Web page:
The JIT revolution isn’t limited to coding. Take YearUp, for example. YearUp is Boston-based not-for-profit that provides JIT pathways to a professional career for underprivileged students. The program combines 21-week educational programs in several functional areas – IT, operations and finance, sales and marketing, and customer service – with a 26-week internship at employer partners. Moreover, YearUp is definitely not a “Top-Up” program for students who’ve already earned degrees. The program serves students who otherwise cannot access, or are unlikely to succeed at, traditional colleges. Now in 14 cities, YearUp serves over 2,500 students each year and 85 percent of alumni are either employed or in college within four months of completing the program.

JIT also opens up the door to a new revenue model for colleges and universities. Remember the great line from The Blues Brothers, “We got both kinds [of music]. We got country AND western.” In the same vein, colleges and universities “got both kinds” of revenue: tuition AND fees. Unfortunately, both come from the same source, students. JIT providers like YearUp are already generating revenue from a completely different source: employers. YearUp does not charge tuition to students. The entire program is paid for by employers. Most employers are happy to pay for placement if they can be certain they’re hiring qualified employees trained to be productive from day one.

The US Department of Education (ED) is well ahead of our colleges and universities in recognizing the potential of JIT. ED is planning a pilot for universities to partner with JIT providers, allowing Title IV financing for select JIT programs – critical for growth of JIT as it allows providers to compete on a level playing field. Title IV financing reduces out-of-pocket expenses to near-zero for many students, and it’s very hard to compete with “free.” This program is also critical for getting JIT providers to target students out of high school rather than those who already have (expensive) degrees.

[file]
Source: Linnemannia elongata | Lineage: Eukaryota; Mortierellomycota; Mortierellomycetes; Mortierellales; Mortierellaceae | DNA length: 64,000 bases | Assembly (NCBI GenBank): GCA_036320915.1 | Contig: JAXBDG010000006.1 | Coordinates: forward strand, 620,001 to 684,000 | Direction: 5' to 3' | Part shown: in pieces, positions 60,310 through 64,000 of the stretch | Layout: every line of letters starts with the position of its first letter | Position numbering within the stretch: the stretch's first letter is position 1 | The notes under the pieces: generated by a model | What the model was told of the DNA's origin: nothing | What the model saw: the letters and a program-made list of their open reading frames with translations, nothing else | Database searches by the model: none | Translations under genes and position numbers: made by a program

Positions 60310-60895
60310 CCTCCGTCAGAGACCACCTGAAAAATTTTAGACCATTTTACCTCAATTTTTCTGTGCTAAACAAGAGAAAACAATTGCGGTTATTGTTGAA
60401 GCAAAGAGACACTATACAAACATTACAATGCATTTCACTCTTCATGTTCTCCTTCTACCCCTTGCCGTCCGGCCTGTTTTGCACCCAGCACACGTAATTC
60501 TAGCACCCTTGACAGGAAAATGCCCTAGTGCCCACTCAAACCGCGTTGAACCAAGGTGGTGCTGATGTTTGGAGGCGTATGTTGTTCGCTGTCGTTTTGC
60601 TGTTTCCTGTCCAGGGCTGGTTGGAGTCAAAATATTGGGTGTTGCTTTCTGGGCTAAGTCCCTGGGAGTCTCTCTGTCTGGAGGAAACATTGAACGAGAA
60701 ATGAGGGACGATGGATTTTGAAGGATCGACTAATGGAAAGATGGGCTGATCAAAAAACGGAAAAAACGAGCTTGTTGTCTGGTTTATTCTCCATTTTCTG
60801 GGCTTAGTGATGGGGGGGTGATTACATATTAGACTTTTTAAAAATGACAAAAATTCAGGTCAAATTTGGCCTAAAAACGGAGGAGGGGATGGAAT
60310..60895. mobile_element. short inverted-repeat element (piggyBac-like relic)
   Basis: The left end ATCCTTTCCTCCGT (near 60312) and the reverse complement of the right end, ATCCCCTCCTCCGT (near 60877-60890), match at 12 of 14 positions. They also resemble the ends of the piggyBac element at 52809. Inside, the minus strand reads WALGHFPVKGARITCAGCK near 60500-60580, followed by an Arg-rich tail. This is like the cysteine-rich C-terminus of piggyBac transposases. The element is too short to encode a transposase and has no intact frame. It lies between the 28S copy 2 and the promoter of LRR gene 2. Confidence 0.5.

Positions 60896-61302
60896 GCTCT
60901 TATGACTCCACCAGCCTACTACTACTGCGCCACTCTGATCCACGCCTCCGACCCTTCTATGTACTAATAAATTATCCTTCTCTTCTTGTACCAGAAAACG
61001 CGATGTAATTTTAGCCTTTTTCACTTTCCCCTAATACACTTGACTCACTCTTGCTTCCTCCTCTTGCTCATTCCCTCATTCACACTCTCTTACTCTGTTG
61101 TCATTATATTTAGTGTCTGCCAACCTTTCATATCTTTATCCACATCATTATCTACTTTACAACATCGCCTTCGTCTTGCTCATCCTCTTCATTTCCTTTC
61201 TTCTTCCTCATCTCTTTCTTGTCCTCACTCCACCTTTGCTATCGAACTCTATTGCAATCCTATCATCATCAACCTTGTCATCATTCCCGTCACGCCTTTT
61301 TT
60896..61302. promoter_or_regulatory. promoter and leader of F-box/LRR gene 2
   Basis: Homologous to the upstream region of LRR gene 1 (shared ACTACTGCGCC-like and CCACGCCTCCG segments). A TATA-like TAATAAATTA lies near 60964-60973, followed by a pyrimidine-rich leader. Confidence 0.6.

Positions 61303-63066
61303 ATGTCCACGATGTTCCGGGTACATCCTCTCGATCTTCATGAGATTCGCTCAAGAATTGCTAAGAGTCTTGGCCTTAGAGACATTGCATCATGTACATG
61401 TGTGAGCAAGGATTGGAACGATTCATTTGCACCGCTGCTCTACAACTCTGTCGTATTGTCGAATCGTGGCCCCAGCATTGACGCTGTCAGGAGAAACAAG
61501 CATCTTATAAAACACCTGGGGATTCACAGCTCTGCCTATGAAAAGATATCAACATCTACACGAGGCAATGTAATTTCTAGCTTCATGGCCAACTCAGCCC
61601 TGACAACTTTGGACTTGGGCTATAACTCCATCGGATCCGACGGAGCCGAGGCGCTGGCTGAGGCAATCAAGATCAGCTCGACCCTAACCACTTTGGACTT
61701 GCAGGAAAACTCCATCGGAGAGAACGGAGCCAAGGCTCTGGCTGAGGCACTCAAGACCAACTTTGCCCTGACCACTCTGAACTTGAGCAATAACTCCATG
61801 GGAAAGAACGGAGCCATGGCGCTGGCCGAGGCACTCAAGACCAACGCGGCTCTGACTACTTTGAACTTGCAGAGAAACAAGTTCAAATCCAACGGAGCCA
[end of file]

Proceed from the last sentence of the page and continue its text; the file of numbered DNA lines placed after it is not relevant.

Dancing with Debutantes

Whit Stillman’s 1990 film Metropolitan chronicles the adventures of a group of rich, young toffs during debutante ball season. Historically, these events had a practical purpose: to display young women to eligible bachelors from equally impressive upper-class families to foster intermarriage and perpetuate class dominance. But as the lead character notes in the film, debutantes have gone through a rough patch in recent years. Even Prince Philip, a man not known for his progressive views, barred the main London event from being held at Buckingham Palace, calling it “bloody daft.”

Today’s colleges and universities are already too much like debutante balls in their failure to promote social mobility; you shouldn’t have to be a debt, or know one, to have the opportunities that a great college can provide. Debutante balls are also expensive, encompassing membership fees in excess of $16,000 in addition to dance lessons, dresses, and the other accouterments of the event. And like the traditional degree, the bundle of outcomes that constitutes the return on this investment is opaque.

I find it easy to imagine that, in a decade or two, once JIT programs and providers have proliferated across disciplines and professions, a friend telling you his daughter is enrolling in a degree program might provoke a similar reaction to hearing today that she’s planning to come out as a debutante: Is that really necessary? Isn’t that elaborate, expensive and over the top?

The Great Unbundling of higher education will mean many changes for our programs, institutions, faculty and – most importantly – students. Those of us that don’t begin to prepare for the unbundling of degree programs may find ourselves a decade from now with the time – but perhaps not the money – to attend debutante balls.